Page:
NATIVE PLANT SALE

2018 NATIVE PLANT SALE - No longer accepting orders.

We are no longer accepting orders for the plant sale (last day to place an order was January 25th.)  Plants that did not sell during our pre-order sale can be purchased on March 3rd at the Lazy J Tree Farm (order pick-up day).  We will post a list of the remaining inventory available for purchase by February 27.  

Plants are conservation grade bare-root seedlings sold in bundles of 10 or 25 with the exception of large orders which are sold in bundles of 100.  Newsletter subscribers receive plant sale information and order forms in our Winter Newsletter.  To subscribe to our newsletter, please send us your email or mailing address.  

2018 Native Plant Descriptions (table only, see link below for photos)

2018 Pollinator Seed Info.

Additional resources for planning your native landscape:

Plant Photos & Descriptions

NATIVE PLANT BROCHURES
Tree & Shrub Planting
Hedgerows & Windbreaks
Common Native Trees of Clallam County
Common Native Shrubs of Clallam County

Why Native Plants?
Plants native to our region have grown alongside the native insects, fungi, plant diseases, wildlife, and other native plants for thousands of years.  During this time they have developed the ability to attract native animals that benefit them (such as pollinating and seed-dispersing insects and birds), and repel or survive native organisms that harm them (such as plant viruses and munching insects).

As a result, native plants often attract a wider variety of native animals than do introduced plants.  Of course, this also includes deer, which love to browse the growing tips of trees and shrubs.  Information on controlling deer damage to plantings can be found on the Washington Dept. of Fish and Wildlife website.  In addition, the plants native to our area are adapted to growing in our region's soils and climate, and so generally require less maintenance (such as watering and fertilizing) than do non-natives.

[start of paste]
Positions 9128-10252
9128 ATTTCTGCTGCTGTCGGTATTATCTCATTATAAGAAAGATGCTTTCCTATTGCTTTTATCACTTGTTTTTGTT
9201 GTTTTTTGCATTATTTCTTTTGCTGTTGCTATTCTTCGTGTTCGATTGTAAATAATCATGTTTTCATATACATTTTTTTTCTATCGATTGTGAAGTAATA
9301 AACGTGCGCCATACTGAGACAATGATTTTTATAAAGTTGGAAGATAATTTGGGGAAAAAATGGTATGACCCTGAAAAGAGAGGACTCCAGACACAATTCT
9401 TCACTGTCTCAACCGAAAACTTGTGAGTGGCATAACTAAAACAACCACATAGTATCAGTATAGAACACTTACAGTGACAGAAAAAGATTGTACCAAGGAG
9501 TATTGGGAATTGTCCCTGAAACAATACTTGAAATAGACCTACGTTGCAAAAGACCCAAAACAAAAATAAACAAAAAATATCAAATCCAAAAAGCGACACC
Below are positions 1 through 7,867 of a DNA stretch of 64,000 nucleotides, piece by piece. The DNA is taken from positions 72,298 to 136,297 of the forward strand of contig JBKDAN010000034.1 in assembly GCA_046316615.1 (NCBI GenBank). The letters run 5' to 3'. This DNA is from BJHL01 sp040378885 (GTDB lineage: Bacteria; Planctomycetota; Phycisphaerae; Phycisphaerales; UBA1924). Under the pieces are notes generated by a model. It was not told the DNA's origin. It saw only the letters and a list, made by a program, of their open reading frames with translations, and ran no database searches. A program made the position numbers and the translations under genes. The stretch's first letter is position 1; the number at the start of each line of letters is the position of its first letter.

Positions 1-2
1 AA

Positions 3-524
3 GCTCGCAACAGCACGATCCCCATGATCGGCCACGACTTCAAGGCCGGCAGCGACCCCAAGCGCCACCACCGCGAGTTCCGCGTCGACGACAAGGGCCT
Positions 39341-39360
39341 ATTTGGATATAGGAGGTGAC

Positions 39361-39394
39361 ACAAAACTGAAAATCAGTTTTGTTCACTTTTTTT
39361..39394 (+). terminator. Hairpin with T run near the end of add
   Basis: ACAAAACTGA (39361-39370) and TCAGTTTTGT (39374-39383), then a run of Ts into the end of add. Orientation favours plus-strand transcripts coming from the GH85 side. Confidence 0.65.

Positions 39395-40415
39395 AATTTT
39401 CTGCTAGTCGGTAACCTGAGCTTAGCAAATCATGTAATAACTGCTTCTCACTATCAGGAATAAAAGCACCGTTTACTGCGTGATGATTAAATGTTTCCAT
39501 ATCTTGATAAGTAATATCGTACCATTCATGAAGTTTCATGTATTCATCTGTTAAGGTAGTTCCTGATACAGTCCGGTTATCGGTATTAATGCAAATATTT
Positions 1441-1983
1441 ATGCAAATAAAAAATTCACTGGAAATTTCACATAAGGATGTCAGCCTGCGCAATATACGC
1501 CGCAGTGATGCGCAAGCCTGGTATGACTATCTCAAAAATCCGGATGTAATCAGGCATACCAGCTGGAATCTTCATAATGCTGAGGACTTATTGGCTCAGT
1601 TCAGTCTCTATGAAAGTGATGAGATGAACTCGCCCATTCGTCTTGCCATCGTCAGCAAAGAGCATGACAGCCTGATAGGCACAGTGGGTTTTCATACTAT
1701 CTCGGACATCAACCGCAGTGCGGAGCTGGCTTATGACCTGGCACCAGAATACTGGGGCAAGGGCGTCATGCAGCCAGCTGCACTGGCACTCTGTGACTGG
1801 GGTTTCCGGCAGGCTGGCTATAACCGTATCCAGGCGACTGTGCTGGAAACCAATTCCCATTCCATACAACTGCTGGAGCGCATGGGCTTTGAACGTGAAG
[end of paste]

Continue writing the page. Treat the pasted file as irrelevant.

Native plants can be used in many ways; from helping along mother nature by quickly adding variety to a planting area, to being used in restoration projects such as after home-site clearing or for erosion control.  Native plants work well in these situations because of their ability to tolerate existing conditions and get established quickly.

In general, nothing needs to be added to the soil when planting native seedlings.  Just water.  Since the plants are small, their roots are close to the surface where the soil dries out quickly.  Regular watering and perhaps a layer of mulch to help retain moisture is all they need to get started.

 

Black Twinberry

Black Twinberry